At first, I could spot the ribbons. So I followed the ribbons. I was in real physical and emotional pain. Honestly, I could help but cry the entire descent. Then! It started to rain, and I couldn’t see the ribbons. I had to use my memory up to get my way down.
To make it worse, while it was raining, an angry cow came chasing down at me. I was fucked! I was trying to run my malfunctioning legs down a slippery rocky slope, praying helplessly for my life, scared off my boots, and being chased down by an angry cow. According to my friend, apparently cows don’t like the color red!!
I was falling off and sliding down those trails like I was headed to hell’s entryway. I hurt my wrist, trying to pick myself off my third fall and managed to hide in a thicket and watched the cow go down. I sat there under the rain and cried like a baby. It was almost like I took advantage of that moment to let out all the tension and stress that was slowly creeping in.
I had to keep moving. The worst thing about this horrific and painful descend was that the trail was not ending. It kept going on and on, and I kept feeling more scared and frustrated. When I got the point where I could see the village, I felt a sense of relief. Still! The trail never ends.
As I neared the starting point, I was still in my last stretches of crying. I saw my friends packed in a car, and I never felt more relieved in my life. Lucky for me, these are the type of friends who instantly laugh at you when you narrate what horrors you have just experienced while you’re struggling to come off your wet gear. They instantly lifted my spirits, and I truly needed that, or I would go back to my love drained and frustrated.
A few shots of my favorite sauce, funny stories, laughter with fantastic company, and excellent food are enough to jog a girl back to her bubbly self. I managed to score a lift back to Nairobi with a group of cool guys, which meant I didn’t have to wait for the team on the summit to head back and give me their tales of how extraordinary the summit was. Honestly, I wasn’t in the state to stomach their joy. Ha!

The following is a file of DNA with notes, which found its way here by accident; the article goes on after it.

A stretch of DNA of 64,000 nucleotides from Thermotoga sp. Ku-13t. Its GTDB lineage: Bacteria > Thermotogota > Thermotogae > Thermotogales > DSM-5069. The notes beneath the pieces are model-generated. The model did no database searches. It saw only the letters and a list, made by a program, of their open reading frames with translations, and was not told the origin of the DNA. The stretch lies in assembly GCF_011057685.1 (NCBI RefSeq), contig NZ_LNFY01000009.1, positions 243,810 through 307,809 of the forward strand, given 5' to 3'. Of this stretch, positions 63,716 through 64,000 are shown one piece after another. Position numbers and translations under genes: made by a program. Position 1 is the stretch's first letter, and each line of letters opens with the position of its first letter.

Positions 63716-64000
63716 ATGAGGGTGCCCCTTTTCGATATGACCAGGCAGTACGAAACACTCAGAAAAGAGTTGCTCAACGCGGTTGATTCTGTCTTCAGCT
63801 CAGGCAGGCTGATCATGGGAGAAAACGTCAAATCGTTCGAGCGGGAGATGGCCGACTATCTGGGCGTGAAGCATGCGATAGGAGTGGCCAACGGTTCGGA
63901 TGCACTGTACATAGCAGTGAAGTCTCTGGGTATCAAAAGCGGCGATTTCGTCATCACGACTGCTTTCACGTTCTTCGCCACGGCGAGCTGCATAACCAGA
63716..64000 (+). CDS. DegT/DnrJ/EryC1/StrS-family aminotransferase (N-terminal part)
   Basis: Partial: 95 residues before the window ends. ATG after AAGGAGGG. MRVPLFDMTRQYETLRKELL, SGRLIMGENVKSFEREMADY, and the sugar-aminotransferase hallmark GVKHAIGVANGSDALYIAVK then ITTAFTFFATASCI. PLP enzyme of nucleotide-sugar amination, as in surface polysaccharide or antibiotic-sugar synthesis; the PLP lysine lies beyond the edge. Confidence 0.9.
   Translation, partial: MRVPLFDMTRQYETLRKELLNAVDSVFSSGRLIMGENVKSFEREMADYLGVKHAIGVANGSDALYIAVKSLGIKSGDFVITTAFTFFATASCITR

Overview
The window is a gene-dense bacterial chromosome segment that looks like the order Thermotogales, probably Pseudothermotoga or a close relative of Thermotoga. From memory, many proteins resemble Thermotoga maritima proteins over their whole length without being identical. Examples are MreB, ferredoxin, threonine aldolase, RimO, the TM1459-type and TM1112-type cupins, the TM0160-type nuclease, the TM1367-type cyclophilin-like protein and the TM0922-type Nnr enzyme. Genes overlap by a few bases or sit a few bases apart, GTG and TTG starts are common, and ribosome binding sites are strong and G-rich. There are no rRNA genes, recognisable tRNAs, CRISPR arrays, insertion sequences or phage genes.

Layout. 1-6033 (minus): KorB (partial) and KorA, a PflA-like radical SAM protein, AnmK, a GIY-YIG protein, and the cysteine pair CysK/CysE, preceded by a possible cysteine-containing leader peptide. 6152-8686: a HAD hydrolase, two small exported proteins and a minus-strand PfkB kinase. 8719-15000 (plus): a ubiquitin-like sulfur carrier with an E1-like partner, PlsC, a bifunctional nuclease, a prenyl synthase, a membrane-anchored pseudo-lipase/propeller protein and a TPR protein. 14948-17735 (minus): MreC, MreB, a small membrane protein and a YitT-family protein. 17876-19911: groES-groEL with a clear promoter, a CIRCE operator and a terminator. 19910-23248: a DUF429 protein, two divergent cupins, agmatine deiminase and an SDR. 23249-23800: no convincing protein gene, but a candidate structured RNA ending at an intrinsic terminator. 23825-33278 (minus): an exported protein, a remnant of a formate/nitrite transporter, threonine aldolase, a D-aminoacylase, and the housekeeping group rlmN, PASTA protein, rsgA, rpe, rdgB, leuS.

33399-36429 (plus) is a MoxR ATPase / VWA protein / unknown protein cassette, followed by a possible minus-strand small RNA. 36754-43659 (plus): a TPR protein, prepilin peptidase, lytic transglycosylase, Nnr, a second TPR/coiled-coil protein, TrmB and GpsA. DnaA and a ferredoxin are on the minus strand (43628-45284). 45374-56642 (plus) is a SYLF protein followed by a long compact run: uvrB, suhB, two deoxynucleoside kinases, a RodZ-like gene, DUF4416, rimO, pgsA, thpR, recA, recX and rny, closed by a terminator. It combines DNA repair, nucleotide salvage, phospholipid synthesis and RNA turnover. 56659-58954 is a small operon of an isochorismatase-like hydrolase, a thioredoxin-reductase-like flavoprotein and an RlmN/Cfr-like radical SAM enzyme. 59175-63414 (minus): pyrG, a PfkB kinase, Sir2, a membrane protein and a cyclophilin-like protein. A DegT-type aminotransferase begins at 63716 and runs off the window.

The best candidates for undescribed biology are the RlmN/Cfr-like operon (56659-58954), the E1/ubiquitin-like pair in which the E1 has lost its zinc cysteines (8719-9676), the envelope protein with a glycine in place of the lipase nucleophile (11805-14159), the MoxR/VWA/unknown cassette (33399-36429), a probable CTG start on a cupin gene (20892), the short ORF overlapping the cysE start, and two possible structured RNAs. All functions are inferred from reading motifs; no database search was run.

We wasted about an hour trying to find our way back to the highway. We were lost but managed to score a boda boda guy willing to guide us out into the highway. Again, amazing company, cans of beer, and pleasant music are enough to make a girl forget the typa day she had even for just a while. They managed to drop me off where my taxi (Little Cab) was waiting for me.
Then guess what?
We get caught by cops!
It was already past curfew hours, which meant that anyone coming from that hike was aware of the possibility of coming across cops. But of course, it had to be little old mwah !😰Such luck, huh?
The unfortunate thing about scoring a rude driver is that they aggregate the situation by offending the police. Because she was so rude, the cop was already directing her on the way to take us to the station. What was more frustrating was the fact that she felt that she wasn’t on the wrong because Little Cab drivers have a letter of service to operate past curfew hours, and even though she knew I was the one to get in trouble she was willing to wash her hands off me.
I had to step in! So I basically begged the cop to speak and reason with me instead. He already noticed I was limping when I got off the hike, so it was easy to explain that I was from a hike, and my team got back late, and to please find it in his heart to just let us go. Of course, I had to give the fella ‘pretty firm handshake’ to get this done. My pockets were bleeding! And! I still had to pay for the cab!
I must say though, it helps to have a darling pick you up, offload your weight, and let you literally break down in their arms, before a warm bath, a quick meal, and knee massage, and tuck you in. It was a miserable day, more so frustrating because I didn’t get to the fourth hill summit, and even more draining how the day had ended. I was passed out in minutes of hitting the bed.
All-in-all I did feel proud of myself that I did to a point and deciding to listen to my body and just head back. I felt like a failure because this was my first failed summit, but I was also slowly realizing and accepting that you sometimes don’t have to reach the summit, and that’s okay.
Rurimeria, like every other mountain, is not going anywhere. The next time I come back, it will still be beautifully standing there in all its beauty and majesty waiting to torture me once again joyously, only this time, I will be back with a fixed knee, the right mindset, and ready to conquer it against all the odds!
So, Rurimeria, I’ll be back! 😉